Anyone who has visited the Middle East or even seen a movie set there will have seen belly dancers. This ancient art is enjoying a new lease of life as a gentle and attractive route to improved flexibility and fitness.
The origins of belly dancing go back beyond recorded history. Dances for fertility, temple ceremonies, weddings and other occasions were known in the Middle East long before contact with Western Europe. There is a particularly strong association with fertility rites, which is why it is still traditional in many eastern countries for a belly dancer to perform at a wedding. This is also the origin of the coins sewn into many costumes, which represent the wedding dowry. Traditional dancers were also paid directly by the audience, with coins thrown to her and collected in her costume.
The dance is also believed to have been performed by pregnant women to strengthen the stomach muscles and increase flexibility for the birth, and even to encourage a woman in labour.
The dance was first brought to the notice of the West by the French – ‘belly dance’ is a free translation of the French term ‘danse du ventre’ or ‘dance of the stomach’. It was first seen in America in the late 1890s where the movements and the shocking fact that the dancers did not wear corsets caused a sensation. From then on, belly dancing was firmly established in the west and was frequently featured in Hollywood films.
Belly dancing works many of the muscles of the body core, especially the stomach, back and hips. The basic moves of the dance are:
Belly-dancing does not recognise age restrictions, because the movements are those natural to the human body. Unlike ballet which needs to be started at a young age, belly-dancing can be started at any time as a leisure activity. Late starters have gone on to become teachers and even performers. Dancing can be continued into the senior years, taken at the pace that suits the dancer.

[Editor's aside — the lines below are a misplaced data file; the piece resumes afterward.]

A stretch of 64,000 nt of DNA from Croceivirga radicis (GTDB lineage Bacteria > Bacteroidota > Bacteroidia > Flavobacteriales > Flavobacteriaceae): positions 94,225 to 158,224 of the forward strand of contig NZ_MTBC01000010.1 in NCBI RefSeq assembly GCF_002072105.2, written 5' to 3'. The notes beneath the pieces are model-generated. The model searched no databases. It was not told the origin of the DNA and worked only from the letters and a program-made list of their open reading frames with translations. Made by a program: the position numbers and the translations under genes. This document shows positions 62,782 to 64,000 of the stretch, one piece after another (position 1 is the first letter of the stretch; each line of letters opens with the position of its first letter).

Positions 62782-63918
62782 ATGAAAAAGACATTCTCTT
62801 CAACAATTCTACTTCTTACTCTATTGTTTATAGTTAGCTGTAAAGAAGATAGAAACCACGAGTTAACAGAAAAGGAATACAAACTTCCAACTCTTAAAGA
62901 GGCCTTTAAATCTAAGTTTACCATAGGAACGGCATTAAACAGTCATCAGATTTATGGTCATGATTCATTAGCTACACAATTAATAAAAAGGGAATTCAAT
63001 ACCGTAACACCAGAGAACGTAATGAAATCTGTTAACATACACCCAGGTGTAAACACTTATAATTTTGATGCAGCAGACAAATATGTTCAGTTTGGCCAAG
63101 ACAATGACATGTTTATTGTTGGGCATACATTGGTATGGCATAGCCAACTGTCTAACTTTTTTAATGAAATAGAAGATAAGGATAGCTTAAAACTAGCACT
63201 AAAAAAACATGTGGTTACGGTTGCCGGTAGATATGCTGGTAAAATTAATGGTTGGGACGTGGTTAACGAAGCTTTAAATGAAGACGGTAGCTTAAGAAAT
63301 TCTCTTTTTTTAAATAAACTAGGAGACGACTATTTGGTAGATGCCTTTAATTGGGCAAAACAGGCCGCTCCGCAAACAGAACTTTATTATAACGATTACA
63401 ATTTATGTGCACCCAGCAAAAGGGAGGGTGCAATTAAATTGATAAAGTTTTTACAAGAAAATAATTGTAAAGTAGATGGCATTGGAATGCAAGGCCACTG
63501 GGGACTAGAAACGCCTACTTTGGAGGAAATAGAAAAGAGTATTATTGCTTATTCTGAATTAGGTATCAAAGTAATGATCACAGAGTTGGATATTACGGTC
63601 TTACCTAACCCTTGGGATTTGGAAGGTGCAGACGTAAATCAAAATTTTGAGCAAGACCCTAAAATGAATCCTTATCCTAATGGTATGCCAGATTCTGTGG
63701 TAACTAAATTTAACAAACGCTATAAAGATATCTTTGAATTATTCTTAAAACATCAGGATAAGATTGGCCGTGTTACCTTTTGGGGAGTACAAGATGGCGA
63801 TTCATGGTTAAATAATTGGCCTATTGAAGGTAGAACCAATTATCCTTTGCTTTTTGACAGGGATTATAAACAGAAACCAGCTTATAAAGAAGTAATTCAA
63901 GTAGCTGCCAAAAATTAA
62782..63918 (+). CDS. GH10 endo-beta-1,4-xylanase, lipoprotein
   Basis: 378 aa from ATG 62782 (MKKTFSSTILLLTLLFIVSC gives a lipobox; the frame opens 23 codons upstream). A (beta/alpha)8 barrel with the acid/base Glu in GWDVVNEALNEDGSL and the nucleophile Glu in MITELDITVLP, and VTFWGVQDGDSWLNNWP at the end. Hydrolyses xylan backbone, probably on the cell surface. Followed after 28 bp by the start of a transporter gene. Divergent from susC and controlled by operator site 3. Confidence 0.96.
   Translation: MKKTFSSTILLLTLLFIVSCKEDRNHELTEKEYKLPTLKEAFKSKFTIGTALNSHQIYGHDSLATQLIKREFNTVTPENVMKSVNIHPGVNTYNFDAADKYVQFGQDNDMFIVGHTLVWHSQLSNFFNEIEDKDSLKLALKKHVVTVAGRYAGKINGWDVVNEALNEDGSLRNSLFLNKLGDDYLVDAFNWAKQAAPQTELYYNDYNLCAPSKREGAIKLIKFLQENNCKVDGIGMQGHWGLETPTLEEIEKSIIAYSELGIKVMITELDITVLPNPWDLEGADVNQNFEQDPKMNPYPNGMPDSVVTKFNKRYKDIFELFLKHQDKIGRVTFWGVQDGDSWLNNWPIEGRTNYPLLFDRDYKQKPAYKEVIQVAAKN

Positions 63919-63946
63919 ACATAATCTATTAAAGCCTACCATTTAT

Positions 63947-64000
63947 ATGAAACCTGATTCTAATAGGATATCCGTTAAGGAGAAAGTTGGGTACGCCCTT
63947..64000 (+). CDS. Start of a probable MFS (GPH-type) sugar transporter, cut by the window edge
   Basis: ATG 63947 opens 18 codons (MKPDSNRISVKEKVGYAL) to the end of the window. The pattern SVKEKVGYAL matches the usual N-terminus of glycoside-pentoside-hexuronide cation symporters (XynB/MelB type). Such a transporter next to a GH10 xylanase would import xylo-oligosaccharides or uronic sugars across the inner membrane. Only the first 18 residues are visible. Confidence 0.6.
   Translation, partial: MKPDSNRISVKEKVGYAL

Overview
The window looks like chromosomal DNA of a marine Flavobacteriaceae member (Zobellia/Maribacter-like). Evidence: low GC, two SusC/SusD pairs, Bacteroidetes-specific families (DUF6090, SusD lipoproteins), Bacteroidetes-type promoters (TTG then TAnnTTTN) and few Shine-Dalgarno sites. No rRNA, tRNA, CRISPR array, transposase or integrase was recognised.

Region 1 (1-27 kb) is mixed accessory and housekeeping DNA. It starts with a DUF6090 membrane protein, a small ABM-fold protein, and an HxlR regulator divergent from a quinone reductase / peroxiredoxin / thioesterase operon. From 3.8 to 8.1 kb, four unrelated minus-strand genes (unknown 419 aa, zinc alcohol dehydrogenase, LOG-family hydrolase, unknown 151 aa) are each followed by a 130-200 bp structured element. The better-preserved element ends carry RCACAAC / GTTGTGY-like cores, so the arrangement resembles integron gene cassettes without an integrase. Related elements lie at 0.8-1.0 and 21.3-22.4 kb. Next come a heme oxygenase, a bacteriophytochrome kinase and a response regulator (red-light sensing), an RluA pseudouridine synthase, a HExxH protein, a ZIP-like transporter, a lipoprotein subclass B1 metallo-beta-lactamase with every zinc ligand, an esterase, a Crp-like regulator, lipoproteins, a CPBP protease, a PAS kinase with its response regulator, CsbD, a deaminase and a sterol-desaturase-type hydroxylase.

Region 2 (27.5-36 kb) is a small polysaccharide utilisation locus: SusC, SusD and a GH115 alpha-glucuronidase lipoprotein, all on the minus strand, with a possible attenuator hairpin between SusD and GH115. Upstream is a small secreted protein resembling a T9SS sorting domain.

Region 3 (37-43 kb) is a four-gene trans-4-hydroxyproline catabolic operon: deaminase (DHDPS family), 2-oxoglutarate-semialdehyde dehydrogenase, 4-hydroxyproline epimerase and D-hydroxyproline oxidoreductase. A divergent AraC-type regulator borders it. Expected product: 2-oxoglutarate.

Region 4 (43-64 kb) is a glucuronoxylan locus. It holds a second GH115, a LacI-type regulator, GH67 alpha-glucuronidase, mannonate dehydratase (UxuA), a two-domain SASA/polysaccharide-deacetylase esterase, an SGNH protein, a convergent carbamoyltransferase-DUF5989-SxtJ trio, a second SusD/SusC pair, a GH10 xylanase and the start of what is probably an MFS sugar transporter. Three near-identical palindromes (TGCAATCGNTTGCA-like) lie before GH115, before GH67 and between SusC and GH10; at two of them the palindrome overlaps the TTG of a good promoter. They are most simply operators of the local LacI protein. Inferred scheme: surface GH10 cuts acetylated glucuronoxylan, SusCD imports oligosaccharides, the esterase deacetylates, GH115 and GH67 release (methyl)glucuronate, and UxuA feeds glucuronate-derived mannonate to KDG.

Another big advantage of belly dancing is that it is not just a pursuit for the slim. Traditionally the fuller-figured woman was considered more attractive in these cultures – a far cry from today where many have gone to the other extreme and try to achieve unrealistic slenderness. The movements are low-impact and can be adapted to suit the flexibility of the dancer. The costumes are also adaptable – some of the dances come from countries where women are expected to be more covered, so those who do not wish to expose their stomachs or cleavage do not need to do so. The flowing skirts and veils and the graceful effects of the coins and sequins are flattering to all sizes and all ages.
Belly dancing is a weight-bearing exercise, so it is very good for the bones. The movements exercise the hip muscles and improve their tone and flexibility, and promote flow of synovial fluid to lubricate the joints. There are also mental benefits from improved posture and self-confidence. Let’s be honest, those moves are a little alluring and everybody feels better for that.
Belly dancing can be performed at a very gentle level, but as with any form of exercise there are some risks. Attempting moves that are too advanced, or pushing an inflexible body in directions in which it does not want to go can cause injury. Incorrect moves can strain the neck, lower back and knees. Some of the more advanced wiggles and shimmies are definitely in the category of ‘don’t try this at home!’
So while there are plenty of DVDs and online videos available, as with all forms of dancing the best way to learn is to join a class. Belly dancing classes are held in many leisure centres and fitness clubs, and there are no age or fitness pre-requisites to join. The dance can be very addictive, and even the most reluctant may find themselves happily performing sooner than they think. There is plenty of scope for elaborate costumes, veils and sequins, but none of this is necessary to begin dancing. In fact, teachers find it easier if beginners wear leggings rather than a skirt as it is then easier to see how the student is moving. The dance is performed either barefoot or with thin-soled ballet-type pumps.
The final question – can a man belly dance? The answer is a qualified ‘yes’ – the traditional female moves do not work very well with the different pelvic structure of a man, and most men would probably prefer to take different roles in the dance. However there are male versions of the dance. It has to be said that most classes are geared to women, but a professional teacher should be able to find out if there is a class for men nearby.
While the basics are simple, there are always more moves to learn and ways to improve. Belly dancing can keep you fit, confident and happy for many years to come.
by Kath Webb
by Laura Briggs
by Kath Webb
by Kath Webb
by Jessica Ambrose